My mother passed away just before Easter of this year. During her last five months, she made six trips to the emergency room. Her journey from failing health to death gave our family an opportunity to observe, first hand, the positives and negatives of our transitioning healthcare system. Essie Jackson was a frugal senior citizen who suffered from a rare form of blood cancer and expired from complications of that health challenge.
Thankfully, she had my family and myself to help her navigate the last few months of life. Most of the poor or elderly would not have been able to travel 45 to 60 minutes (each way) to take advantage of the region's best healthcare options.
Instead of the large, efficient hospitals where everything is state-of-the-art; the poorest and weakest citizens must use the clinics and hospitals that serve the patients that no one else wants. These Medicaid patients (whose reimbursements are much smaller than those of private insurance) and patients without insurance are on the lowest rung of the healthcare food chain. The institutions that serve them are struggling. Many such organizations initially welcomed ACA, believing that it would help their uninsured patients get covered. But ironically, these are the very institutions whose existence is now threatened.
Now that the ACA has been in effect for a few months, the unintended consequences of the law are becoming clearer. Initially, the obvious problem was that far more insurance plans were being canceled under the ACA's regulations than were being selected in the exchanges. This seemed to defeat the ACA's goal of expanding healthcare coverage. The higher premiums that younger healthier adults were being charged to subsidize the care of those who were older or who had preexisting health conditions also attracted a lot of attention. But not much has been made of the ACA's effect on the segment of population it was supposed to help the most: the poor.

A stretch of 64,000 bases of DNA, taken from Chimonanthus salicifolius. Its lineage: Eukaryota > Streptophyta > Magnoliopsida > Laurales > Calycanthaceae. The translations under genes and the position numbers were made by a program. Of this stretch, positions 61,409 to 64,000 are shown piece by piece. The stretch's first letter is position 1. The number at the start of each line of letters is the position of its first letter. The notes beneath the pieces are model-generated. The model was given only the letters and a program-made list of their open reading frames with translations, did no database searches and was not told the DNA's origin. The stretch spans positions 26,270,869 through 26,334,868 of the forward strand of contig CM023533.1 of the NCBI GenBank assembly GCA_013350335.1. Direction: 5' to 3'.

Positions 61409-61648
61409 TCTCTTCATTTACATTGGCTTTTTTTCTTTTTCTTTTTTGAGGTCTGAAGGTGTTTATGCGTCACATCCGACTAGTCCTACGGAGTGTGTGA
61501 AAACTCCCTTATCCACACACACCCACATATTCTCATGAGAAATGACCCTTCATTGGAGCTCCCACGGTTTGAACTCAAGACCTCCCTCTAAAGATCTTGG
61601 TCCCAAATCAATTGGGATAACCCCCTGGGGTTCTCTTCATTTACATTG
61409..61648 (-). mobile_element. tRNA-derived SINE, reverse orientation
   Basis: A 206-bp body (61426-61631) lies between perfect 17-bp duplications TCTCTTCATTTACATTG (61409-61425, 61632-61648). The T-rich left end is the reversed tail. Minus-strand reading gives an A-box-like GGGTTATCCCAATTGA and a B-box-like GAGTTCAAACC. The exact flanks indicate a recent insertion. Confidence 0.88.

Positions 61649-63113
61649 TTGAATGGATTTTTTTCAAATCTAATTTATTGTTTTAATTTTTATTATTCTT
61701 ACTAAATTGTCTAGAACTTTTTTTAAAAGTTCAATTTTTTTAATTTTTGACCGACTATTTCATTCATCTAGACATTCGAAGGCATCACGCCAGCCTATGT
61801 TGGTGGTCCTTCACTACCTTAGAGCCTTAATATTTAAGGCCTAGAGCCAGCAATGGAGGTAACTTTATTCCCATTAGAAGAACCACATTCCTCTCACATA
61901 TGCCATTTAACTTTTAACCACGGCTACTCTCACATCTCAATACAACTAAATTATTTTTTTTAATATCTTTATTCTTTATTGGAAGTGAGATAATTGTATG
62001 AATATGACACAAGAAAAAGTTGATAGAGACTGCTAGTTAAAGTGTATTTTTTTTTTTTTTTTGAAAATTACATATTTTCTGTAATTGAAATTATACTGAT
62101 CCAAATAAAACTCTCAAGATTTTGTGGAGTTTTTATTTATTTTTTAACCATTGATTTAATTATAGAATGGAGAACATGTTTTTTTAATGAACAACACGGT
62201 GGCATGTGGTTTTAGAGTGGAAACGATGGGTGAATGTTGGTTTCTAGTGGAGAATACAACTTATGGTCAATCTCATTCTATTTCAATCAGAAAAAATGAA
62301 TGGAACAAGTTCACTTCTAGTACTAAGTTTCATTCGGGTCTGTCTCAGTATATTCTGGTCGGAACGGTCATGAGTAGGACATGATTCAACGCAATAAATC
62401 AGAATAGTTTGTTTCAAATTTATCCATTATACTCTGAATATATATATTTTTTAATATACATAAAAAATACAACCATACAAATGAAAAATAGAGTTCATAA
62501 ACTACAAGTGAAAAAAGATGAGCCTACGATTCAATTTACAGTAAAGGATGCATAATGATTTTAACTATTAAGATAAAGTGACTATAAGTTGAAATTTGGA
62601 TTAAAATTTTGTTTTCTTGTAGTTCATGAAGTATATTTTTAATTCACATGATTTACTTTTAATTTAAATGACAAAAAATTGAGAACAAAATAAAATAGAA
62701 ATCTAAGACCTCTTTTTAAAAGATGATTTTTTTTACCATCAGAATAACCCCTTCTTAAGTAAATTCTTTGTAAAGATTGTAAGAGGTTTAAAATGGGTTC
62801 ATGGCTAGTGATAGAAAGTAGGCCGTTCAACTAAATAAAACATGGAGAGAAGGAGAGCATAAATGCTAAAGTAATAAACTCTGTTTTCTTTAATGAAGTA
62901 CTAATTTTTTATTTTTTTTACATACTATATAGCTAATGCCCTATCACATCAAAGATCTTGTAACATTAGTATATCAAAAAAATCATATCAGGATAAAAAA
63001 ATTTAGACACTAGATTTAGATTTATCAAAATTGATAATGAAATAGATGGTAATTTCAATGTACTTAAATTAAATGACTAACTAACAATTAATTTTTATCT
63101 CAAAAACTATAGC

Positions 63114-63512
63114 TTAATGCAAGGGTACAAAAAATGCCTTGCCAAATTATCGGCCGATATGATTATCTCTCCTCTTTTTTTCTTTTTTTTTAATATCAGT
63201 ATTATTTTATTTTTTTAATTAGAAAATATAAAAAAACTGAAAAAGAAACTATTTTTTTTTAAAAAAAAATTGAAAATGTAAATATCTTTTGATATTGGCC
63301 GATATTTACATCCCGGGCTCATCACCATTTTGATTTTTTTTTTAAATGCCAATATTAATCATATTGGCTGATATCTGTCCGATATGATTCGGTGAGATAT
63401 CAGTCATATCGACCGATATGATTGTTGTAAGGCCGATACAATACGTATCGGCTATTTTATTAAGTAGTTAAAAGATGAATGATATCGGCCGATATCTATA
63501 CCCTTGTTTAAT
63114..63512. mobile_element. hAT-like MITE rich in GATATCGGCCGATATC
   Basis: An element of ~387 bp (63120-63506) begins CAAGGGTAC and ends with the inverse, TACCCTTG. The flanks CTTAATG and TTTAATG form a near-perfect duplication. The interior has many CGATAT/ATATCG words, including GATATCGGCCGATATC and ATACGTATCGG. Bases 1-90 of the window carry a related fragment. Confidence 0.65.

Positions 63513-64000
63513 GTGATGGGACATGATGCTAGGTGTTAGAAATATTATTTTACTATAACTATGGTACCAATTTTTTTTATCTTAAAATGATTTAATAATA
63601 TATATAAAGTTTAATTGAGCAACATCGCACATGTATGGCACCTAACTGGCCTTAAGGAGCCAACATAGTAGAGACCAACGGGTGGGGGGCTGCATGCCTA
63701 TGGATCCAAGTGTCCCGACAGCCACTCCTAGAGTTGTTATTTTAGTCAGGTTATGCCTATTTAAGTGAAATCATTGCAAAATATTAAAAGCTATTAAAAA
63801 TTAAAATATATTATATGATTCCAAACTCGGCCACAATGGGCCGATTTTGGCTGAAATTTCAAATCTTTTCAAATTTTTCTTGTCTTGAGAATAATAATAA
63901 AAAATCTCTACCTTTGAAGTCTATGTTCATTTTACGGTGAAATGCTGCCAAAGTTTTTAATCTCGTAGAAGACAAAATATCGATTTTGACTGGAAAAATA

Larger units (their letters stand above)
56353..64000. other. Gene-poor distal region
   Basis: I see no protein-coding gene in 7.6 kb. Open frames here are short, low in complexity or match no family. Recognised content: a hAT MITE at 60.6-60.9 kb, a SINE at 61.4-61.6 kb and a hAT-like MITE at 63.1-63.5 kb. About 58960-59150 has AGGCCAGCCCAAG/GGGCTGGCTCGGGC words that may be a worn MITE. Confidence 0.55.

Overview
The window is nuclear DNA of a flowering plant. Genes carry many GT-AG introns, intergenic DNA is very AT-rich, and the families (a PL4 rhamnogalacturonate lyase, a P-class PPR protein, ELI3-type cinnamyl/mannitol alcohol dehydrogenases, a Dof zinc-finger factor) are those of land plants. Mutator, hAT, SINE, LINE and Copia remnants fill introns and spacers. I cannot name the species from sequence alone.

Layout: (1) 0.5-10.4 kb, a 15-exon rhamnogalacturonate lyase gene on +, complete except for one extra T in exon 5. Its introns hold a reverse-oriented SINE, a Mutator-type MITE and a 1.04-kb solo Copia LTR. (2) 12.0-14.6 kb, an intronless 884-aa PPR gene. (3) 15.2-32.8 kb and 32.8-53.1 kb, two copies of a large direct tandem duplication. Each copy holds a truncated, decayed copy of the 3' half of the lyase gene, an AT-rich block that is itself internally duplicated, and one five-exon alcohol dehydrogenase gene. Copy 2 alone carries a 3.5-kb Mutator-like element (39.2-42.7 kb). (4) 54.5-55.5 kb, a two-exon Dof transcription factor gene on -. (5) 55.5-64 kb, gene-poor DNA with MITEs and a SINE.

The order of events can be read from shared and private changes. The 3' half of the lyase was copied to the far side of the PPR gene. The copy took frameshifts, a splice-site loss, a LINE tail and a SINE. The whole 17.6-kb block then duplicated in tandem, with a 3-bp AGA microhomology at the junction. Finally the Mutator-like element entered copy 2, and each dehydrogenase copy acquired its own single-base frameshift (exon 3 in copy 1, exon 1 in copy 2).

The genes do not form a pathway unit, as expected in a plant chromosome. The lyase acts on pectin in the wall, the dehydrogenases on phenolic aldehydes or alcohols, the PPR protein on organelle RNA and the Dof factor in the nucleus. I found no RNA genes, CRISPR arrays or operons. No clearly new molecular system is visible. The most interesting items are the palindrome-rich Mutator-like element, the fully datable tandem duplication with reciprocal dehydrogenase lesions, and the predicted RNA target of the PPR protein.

Little discussed in the thousands of pages of the ACA bill were its deep cuts to Disproportionate Share Hospital (DSH) payments. These were to begin this year, but last Fall were delayed by the Obama Administration until 2016. DSH payments go to hospitals that treat a large number of uninsured patients who are unable to pay their bills. Each year, there are about 130 million emergency room visits. The 1986 Emergency Medical Treatment and Active Labor Act (EMTALA) requires that hospitals provide emergency treatment to anyone, regardless of ability to pay. Naturally, the hospitals doing the most of this kind of charity care rely on the DSH payments to stay in business.
Even with the delay of the DSH cuts, hospitals and clinics that serve lower income populations are struggling to plan for the future. Anticipation of the ACA's cuts caused the world-renowned Cleveland Clinic to announce large numbers of layoffs last Fall. In California, 1.3 billion dollars was cut from county health departments where it funded safety-net clinics that treated the poor. Natividad Medical Center in Salinas, California is one of many smaller facilities that have struggled with the cuts, as they have tried to hold onto their few privately insured patients since the passage of the ACA. The dollars were rerouted to accommodate the ACA's expansion of Medi-Cal, the state's Medicaid program.